Typically when a vehicle is insured, any accident that occurs at the fault of the driver is compensated for by the insurance company. However if the vehicle is driven by an unauthorised person like someone without a valid driving licence, the insurance company cannot be held liable. This issue was addressed in the judgement passed by a single-member bench consisting of Justice Sanjay S Agarwal in the case of Madhusudan Sahu & Others v. Shivram Khutia & Others [M.A(C) No. 1303 of 2015] on 9th June 2021.
The claimant, Shivram Khutia along with his brother Lingraj Khutia were travelling on a motorcycle from Charcha to Baikunthpur when the offending truck dashed into their motor cycle owing to the negligence from its driver, Shiv Kumar Sahu on 3rd July 2012. The offending truck was owned by the appellant, Madhusudan Sahu and was insured by Lombard General Insurance Company Ltd. As a result of this accident the claimant was badly injured and his brother Lingraj died soon after. Shivram Khutia claimed Rs 5,84,124 as compensation for the accident. However the company which insured the offending vehicle refused any liability on the grounds that the truck was insured as a “goods carrying vehicle”, but was being used without any permit for the same and additionally the negligent driver was not even holding a valid driving licence. The appellant contended before the court that firstly the compensation awarded by the Motor Accidents Claims Tribunal, Baikunthpur was too high and secondly that as the offending vehicle was insured, the liability must be borne by Lombard General Insurance Company. The Insurance Company once again reiterated and they owed no obligation since the driver did not have a valid driving licence and added that the amount ordered by the tribunal was not too much but would have to be borne by the appellant himself.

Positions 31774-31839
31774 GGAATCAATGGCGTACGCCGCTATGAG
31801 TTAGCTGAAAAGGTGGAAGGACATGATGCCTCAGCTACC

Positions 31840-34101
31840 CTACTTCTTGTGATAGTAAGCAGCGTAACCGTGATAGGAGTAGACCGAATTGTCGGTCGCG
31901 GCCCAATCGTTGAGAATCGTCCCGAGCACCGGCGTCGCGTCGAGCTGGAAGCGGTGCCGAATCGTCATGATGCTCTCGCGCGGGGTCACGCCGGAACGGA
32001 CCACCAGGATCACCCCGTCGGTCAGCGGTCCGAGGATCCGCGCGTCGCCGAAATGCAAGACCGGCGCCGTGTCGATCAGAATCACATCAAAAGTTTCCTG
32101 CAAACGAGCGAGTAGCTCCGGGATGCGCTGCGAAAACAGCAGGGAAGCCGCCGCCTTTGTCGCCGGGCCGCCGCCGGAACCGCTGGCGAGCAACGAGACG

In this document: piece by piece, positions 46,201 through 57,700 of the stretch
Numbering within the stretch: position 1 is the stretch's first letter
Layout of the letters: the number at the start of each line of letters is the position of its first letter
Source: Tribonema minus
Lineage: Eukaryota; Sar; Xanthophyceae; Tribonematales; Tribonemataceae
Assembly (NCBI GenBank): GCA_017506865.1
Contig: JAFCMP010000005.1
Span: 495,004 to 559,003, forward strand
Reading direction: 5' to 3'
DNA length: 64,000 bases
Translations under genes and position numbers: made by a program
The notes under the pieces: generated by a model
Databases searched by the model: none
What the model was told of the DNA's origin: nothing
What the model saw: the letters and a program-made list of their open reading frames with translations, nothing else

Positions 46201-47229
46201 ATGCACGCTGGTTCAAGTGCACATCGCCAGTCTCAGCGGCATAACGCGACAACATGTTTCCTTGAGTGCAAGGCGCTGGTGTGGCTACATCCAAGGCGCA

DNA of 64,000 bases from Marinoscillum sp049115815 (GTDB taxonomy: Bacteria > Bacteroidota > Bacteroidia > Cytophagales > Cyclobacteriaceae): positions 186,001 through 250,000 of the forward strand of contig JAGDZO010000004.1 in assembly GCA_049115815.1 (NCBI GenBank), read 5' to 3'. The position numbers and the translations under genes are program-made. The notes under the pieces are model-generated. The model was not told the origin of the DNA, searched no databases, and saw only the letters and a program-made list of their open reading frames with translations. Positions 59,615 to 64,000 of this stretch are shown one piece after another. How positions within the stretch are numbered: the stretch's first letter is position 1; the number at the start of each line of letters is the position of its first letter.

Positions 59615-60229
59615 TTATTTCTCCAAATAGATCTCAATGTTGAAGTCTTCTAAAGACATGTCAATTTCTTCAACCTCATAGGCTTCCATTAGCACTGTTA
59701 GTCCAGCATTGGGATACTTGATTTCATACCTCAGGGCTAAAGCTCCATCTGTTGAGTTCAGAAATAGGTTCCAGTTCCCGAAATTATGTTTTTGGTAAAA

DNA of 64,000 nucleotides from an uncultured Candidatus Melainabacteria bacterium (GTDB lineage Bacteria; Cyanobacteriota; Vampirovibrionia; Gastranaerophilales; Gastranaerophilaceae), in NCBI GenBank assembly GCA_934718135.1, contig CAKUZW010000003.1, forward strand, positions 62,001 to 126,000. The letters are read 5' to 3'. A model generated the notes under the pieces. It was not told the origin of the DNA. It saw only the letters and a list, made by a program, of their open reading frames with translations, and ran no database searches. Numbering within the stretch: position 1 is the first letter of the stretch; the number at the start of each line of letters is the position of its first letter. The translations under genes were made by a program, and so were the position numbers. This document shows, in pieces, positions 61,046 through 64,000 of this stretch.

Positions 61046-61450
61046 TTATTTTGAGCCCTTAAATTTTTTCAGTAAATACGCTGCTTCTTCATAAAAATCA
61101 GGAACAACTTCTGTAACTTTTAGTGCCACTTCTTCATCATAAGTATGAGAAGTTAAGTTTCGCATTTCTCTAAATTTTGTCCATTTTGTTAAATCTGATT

Analysing the costs, trauma and disability suffered by the claimant, the court found that the compensation that the Tribunal ordered the appellant to pay was not in any way too much. Additionally it was also found that as the driver Shiv Kumar Sahu did not possess a valid driving licence, he was not authorised to be driving the vehicle insured by the Company and hence the Company cannot be held in any way liable and the costs would have to be borne by the owner of the offending vehicle himself.
Justice Sanjay S. Agarwal stated in his judgement that “it is evident that the driver of the alleged offending vehicle namely Shiv Kumar Sahu was not possessing the valid and effective driving license on the fateful day and I.C.I.C.I. Lombard General Insurance Company Ltd has therefore, rightly been exonerated from its liability and the finding of the Claims Tribunal in this regard therefore, deserves to be and is hereby affirmed”. The judgement concluded with the lines “In so far as the quantum of compensation as awarded by the Claims Tribunal is concerned, I find that after following the strict principles of law, the same has been determined and as such, the same is hereby affirmed. In view of the foregoing discussions, I do not find any substance in this Appeal, which is accordingly dismissed”.